15. Lee Gilbert says:

    Alright, on the one hand this is humorous. On the other hand, it is a profane (sacred vs profane) treatment of the diction of our most holy possession as a Catholic people, the Mass.

    Some time ago in a homily a priest here in Portland wondered if perhaps miracles are more rare and less spectacular in our time partly because of our light treatment of holy things.

    If my priest friend was right, and I think he is, we do have a problem because this sort of humor is pandemic throughout our monasteries, seminaries, rectories and convents.

    Of course, we should laugh at ourselves, but treating the diction of the Mass humorously is quite a different matter. It more than verges on the sacrilegious. Of course, we should be joyful, but sacrilege is not a fruit of the spirit.

    Is the above treatment of the diction of the Mass reverential? Is it a sacred or a profane treatment? It is profane treatment.

    It is irrelevant whether it is funny.

    It is irrelevant that it is not malicious.

    It is a serious matter.

    I don’t mean to be a wet blanket, but…wait, YES I DO! This kind of stuff has got to stop. We are cutting the ground out from under our own prayers.

    What would be the logic of that? IF this is sacrilegious in the eyes of God, and I believe it is (our modern sensibilities to the contrary notwithstanding) then we are not in conformity with the will of God and therefore our prayers will not be heard. In fact, we may be setting ourselves up for chastisements of various sorts. Vocations crisis, anyone? Scandal? Obviously, I am not referring merely to this one incident, but to this entire vein of humor.

    “He who contemnth small things shall fall little by little.”

    And we have fallen a long, long way. This kind of humor was part of our fall.

    • Well it also be true that he who walketh about with a chip on his shoulder shall be stoopeth over and it is also written that he who taketh offense where none is intended wasteth reproof and discredits correction. It is further written. Keepeth thy powder dry and picketh carefully thy battles….sweateth not the small stuff….etc.

      Anyway, thanks for articulating the other side. I have found humor to be a very complicated thing. I can say i have never posted a humorous thing on this blog where someone didnt throw the “offensive” penalty flag. I think that is because the best humor, as opposed to merely corny humor, is edgy. That is usually what makes it funny. When the edge is crossed over is something of a matter of personal judgement as the comments above show. There are the obviously egregious jokes etc that display ridicule and such humor is not really humor at all. But then there are the many jokes that fall in the range where reasonable people may differ on the humor and/or acceptability of the joke.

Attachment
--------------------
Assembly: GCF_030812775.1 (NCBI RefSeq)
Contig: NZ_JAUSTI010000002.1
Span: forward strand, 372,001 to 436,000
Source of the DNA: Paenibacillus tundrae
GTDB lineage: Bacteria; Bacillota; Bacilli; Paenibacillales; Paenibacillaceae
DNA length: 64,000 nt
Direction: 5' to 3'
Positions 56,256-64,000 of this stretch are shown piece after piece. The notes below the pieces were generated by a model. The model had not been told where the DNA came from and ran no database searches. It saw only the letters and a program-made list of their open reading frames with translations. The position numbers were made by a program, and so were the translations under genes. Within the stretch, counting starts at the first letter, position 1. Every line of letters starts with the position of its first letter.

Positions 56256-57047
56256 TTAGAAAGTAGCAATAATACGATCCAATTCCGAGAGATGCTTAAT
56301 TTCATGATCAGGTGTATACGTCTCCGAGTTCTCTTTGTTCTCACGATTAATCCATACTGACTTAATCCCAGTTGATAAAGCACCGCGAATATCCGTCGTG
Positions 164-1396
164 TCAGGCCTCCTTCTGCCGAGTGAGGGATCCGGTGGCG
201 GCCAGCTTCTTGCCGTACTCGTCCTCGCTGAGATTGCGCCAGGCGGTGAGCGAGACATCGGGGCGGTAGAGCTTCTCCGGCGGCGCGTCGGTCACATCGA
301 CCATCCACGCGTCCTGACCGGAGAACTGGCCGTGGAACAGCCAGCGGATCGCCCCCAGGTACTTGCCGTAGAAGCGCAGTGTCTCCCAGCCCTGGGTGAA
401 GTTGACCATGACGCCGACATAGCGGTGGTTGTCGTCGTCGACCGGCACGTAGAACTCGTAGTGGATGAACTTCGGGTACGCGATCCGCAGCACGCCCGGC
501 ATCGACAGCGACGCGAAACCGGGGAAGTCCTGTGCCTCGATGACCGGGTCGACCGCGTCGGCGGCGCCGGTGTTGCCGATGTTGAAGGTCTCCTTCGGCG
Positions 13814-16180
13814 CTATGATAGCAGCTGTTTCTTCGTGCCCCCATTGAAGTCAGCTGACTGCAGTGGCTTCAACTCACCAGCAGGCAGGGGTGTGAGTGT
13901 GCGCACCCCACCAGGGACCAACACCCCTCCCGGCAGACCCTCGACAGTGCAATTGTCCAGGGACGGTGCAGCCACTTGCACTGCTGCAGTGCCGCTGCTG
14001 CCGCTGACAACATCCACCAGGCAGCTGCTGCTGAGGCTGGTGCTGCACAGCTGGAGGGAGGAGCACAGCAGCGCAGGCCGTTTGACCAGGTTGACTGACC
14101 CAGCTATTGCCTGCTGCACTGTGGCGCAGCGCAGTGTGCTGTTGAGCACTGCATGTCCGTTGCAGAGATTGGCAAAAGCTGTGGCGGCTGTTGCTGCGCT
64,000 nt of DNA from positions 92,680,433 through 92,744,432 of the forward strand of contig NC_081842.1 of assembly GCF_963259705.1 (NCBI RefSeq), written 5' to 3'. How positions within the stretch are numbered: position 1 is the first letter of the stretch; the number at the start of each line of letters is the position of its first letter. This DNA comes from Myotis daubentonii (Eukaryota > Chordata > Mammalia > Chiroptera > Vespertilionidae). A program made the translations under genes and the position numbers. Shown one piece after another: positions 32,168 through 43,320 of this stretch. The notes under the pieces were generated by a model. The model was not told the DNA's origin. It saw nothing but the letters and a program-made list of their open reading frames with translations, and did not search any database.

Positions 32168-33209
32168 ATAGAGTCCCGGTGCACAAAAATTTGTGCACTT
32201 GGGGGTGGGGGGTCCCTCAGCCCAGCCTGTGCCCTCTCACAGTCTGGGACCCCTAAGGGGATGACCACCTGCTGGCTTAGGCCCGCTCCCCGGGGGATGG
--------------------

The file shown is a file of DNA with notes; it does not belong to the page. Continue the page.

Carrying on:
• Lee Gilbert says:

        it is a principle in rhetoric that when your opponent is being deadly serious, the most effective response is humor. You illustrate this when you respond, “Well it also be true that he who walketh about with a chip on his shoulder shall be stoopeth over,” etc.

        Given that you understand this principle, don’t you understand what is going on with this Christmas cookie recipe? It is the most effective possible response to the revision of the missal on the part of its liturgical opponents. Essentially it is a mockery of those revisions and an undercutting of the wisdom and authority of those who mandated them.

        In the kitchen a few minutes ago I tried to describe to my wife the nature of this Christmas cookie recipe by selecting one example, mentioning “a chalice of butter.” She winced and said, “You’re kidding…” Don’t you realize that for weeks and months people who have read this piece of rhetorical humor are going to be thinking “chalice of butter” when they hear “chalice” at Mass, and there will be little smiles at “consubstantial,” when they recite the creed? The Christmas cookie recipe is at root schismatic propaganda.

        • Maybe, maybe not. I often find that part of being gracious is being able to laugh at myself just a little. I work with some Protestant ministers on an interfaith panel and we often like to jest about eachothers traditions and denominational idiosyncrasies. Our theological differences are real but a little humor both builds trust and shows personal confidence in ones view. Whatever the purpose of the one wrote it, and I dont claim to know it like you do, but whatever the intent, I am confident enough in my own love and appreciation of the new translation to accpet that it does hiave a new sound that is noticable and is, for all of us taking a little gtting used to. I also realize that that there are some who do appreciate it as musch as I do and are having a harder time adjusting. But here again, I am confident enough wnd, I hope, gracious enough, to accept that a little humor from them on this, gracious accepted by me and others like me , can both build trust and make the transition a little less odious for them. In the end, I think the ingredients (pardon the pun on the post) to be sought in ocassions like this are things like confidence, joy, graciousness, patience, laughter, humility, and the ability to laugh at ones self. To be sure there are times to confront ones opponent and call the question regarding their intenet. But I think this is a case to allow for the other igredients I list to be on full display.